Really dumbfounds me how fecking teh stoopit the majority of our citizenry apparently are.

          It’s the same kind of ‘tude that people sport at the airport about all the “security” that’s needed to “keep us safe.” Citizens blissfully permit themselves to be radiated in Chertoff’s cash cow porno rape-scan death Xray machines like the good little sheeple that they are. I always opt for the pat down, as obnoxious as it is. The TSA personnel constantly regale me about the XRay machines of doom “don’t take pictures and use only sound waves.”

          I want to scream: LIAR! But I know that they are hapless proles just doing their job.

        • Austin says:

          In case you don’t already have one, there’s rather a nice one available here: http://www.armor.com/pole010.html

          • cocktailhag says:

            Who knew? A poleax is pretty much just like it sounds. Even though I’m a history major, I have major gaps in my knowledge from the fall of Rome to the 18th century, so thanks for enlightening me via the Google Machine.

      • Austin says:

        I didn’t consider it a boast, more of an observation. I will plead guilty to not feeling especially sorry for Assange. I imagine the Bradly Manning regrets his association.

        • cocktailhag says:

          I imagine so, but that has more to do with government repression than anything Assange did. I only sympathize with Assange because he did something that all the rest of our joke of a media will no longer do, and as we’ve been discussing, no ordinary people will, either.
          That is, question and expose the heinous conduct of the world’s governments.

        • RUKidding says:

          Out of curiosity, I wonder why.

          I have heard some say that they think Assange has a big ego, or he should’ve known what he was getting into, or that he’s a “master manipulator,” and other things along those lines.

          I have few opionions about Mr. Assange, but speaking for myself alone, I feel grateful to him for pulling back the curtain. JMHO, of course, but I think he did us all a favor is in his big reveals. Team USA is pretty much out of control, in my opinion. I think we need whistleblowers like Assange.

          I may not always agree with what every whistleblower does or stands for, but I believe in First Amendment rights. That’s just me, though.

          Just curious as to your “take.” Thanks.

  3. Ché Pasa says:

    You’re right. Hillary’s hair is a fright.

    If Julian’s persecution is all a CIA plot to get him into the torture chambers or trussed up in the Gulags for the rest of his natural life, they’re certainly botching it.

    On the other hand, we never did see those BofA revelations he was touting just before the hammer came down, did we?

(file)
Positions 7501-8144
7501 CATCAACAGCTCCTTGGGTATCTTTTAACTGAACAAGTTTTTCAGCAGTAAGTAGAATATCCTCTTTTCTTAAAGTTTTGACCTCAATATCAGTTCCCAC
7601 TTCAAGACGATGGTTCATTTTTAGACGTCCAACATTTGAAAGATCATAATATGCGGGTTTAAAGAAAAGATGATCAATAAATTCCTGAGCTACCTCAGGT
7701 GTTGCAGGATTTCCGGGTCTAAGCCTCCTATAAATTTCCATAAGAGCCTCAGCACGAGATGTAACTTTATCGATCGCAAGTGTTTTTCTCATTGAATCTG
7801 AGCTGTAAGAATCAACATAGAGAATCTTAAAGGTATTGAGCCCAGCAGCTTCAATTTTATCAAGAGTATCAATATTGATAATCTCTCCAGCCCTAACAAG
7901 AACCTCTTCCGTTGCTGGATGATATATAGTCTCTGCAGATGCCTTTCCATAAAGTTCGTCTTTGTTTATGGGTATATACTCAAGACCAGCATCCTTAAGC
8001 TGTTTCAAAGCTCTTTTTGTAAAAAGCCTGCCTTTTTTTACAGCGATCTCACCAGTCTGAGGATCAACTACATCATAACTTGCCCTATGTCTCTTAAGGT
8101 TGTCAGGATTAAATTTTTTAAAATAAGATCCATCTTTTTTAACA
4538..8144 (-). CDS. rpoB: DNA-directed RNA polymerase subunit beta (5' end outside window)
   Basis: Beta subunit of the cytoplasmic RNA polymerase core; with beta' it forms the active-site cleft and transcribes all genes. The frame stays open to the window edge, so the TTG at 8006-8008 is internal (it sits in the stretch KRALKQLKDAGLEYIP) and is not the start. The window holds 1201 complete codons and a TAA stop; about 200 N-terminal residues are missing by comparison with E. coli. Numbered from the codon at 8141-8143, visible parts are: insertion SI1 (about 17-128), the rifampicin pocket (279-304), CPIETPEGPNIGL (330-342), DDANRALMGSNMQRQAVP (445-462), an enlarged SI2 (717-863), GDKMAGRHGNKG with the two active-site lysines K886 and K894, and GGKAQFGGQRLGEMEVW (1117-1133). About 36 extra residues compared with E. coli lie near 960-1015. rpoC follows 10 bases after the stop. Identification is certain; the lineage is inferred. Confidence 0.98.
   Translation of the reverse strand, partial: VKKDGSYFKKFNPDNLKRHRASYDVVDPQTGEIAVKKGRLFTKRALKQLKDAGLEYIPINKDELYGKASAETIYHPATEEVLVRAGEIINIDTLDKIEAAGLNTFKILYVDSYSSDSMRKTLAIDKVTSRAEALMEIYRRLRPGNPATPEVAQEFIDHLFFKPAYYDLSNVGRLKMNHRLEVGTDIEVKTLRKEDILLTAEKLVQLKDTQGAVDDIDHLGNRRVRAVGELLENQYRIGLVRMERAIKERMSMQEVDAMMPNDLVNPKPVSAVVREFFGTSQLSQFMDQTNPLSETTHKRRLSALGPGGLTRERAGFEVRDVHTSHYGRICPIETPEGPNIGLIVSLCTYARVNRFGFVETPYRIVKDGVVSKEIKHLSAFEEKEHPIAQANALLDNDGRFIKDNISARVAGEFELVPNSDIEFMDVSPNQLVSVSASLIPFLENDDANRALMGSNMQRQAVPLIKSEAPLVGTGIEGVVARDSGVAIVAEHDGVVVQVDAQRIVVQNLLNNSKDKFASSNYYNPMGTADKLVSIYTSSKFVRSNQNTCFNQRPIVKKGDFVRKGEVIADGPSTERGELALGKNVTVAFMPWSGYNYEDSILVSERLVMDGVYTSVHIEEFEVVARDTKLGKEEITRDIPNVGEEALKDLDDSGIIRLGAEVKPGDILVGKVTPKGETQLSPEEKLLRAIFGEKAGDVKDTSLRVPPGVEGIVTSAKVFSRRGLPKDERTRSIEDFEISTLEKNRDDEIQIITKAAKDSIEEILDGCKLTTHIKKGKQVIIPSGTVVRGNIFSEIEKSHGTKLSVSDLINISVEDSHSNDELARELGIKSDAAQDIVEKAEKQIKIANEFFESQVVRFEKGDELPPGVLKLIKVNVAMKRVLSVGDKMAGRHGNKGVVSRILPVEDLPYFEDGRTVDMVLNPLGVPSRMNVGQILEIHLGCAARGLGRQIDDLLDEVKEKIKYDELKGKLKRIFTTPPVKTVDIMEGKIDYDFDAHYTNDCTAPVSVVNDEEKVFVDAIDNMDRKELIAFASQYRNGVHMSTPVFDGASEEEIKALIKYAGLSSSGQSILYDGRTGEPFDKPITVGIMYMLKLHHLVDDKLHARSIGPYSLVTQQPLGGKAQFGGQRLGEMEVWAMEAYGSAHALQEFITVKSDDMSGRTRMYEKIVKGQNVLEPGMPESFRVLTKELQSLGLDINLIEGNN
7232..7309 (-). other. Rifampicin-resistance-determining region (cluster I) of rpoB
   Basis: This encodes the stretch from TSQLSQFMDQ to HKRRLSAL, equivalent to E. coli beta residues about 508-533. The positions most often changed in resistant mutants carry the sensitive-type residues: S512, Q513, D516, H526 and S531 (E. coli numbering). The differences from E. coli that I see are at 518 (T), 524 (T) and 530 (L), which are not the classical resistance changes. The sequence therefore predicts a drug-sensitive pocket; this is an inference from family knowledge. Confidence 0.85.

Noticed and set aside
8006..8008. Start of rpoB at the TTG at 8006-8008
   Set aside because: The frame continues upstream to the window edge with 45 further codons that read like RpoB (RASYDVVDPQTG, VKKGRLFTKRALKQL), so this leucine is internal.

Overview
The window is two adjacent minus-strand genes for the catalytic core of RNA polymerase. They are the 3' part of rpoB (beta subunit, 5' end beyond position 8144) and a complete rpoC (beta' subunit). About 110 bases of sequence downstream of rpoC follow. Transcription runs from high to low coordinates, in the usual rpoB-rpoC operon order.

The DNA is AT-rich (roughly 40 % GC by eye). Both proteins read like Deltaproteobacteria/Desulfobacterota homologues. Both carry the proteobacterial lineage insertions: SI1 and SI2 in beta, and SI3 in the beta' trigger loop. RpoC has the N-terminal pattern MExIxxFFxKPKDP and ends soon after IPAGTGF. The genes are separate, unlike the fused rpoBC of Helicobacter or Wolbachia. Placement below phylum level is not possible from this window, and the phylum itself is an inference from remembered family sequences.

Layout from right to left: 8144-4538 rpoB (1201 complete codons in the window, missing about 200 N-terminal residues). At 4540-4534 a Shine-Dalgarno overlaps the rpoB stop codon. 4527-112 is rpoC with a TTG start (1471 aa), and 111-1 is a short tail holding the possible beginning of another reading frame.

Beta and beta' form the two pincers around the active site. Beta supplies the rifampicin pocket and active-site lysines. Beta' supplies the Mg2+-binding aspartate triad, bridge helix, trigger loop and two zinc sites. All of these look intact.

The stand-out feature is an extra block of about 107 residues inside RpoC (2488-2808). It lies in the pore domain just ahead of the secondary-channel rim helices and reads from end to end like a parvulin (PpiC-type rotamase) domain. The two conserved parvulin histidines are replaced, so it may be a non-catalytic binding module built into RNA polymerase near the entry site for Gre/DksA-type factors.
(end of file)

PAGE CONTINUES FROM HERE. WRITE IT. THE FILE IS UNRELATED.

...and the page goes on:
And whistle blowing is more dangerous than ever.

    • cocktailhag says:

      Sadly, even the Guardian (GG’s new home) sounds almost like FOX when they talk about Assange. Lame as his tormentors are, they’re still winning.
      I think Hillary should just get a B-52′s wig and be done with it…

    • RUKidding says:

      Many have been wondering about the Bank revelations. Think it was more than just BoA. I suspect there was something “there,” but I suspect that Mr. Assange decided that his life was too endangered to release them. Perhaps they’ll see the light of day should something happen to Mr. Assange.

      Hilary’s hair is quite awful, and I’m usually not one to give a damn about stuff like that. She really needs to get a better hair dresser, stat!

      • cocktailhag says:

        I hope it was Chase, too. Maybe if Assange makes it to Ecuador, we’ll finally find out.
        Poor Hillary, she has always been a fairly attractive woman, just plagued with poor fashion sense; have you seen pictures from her youth and the Arkansas days? Sheesh.

        • RUKidding says:

          Well now, don’t hold one’s past history in terms of fashion sense & hair style against someone! Go look at some “olden days” photos from your past, and you may shriek in horror! I know I have huge laugh when looking at younger self in the 70s & the 80s.

          Hilary used to look quite fashionable for many years & has had some good “do’s.” I know she has kept up a quite grueling schedule, but I can’t believe she can’t find a good stylist/hair dresser to travel with her.

          • cocktailhag says:

            Admittedly, Hillary’s problem stems in part from the fact that the fashions or her youth and early adulthood were so horrifying. I too sported striped bellbottoms, big, cheesy glasses, and even an ill-advised perm or two, just like Hillary.
            I guess I’m critical now because she did become quite glamorous for a spell in the post-Monica era, and has really stumbled since she started running for President, and then became SoS.
            She’s a wealthy older woman in a high and quite public position; running around with hair that would only look good on Malibu Barbie just isn’t right.
            If she were a Republican, I would strongly suspect that gay beauty operators and shopgirls were deliberately sabotaging her (as I would in their shoes…).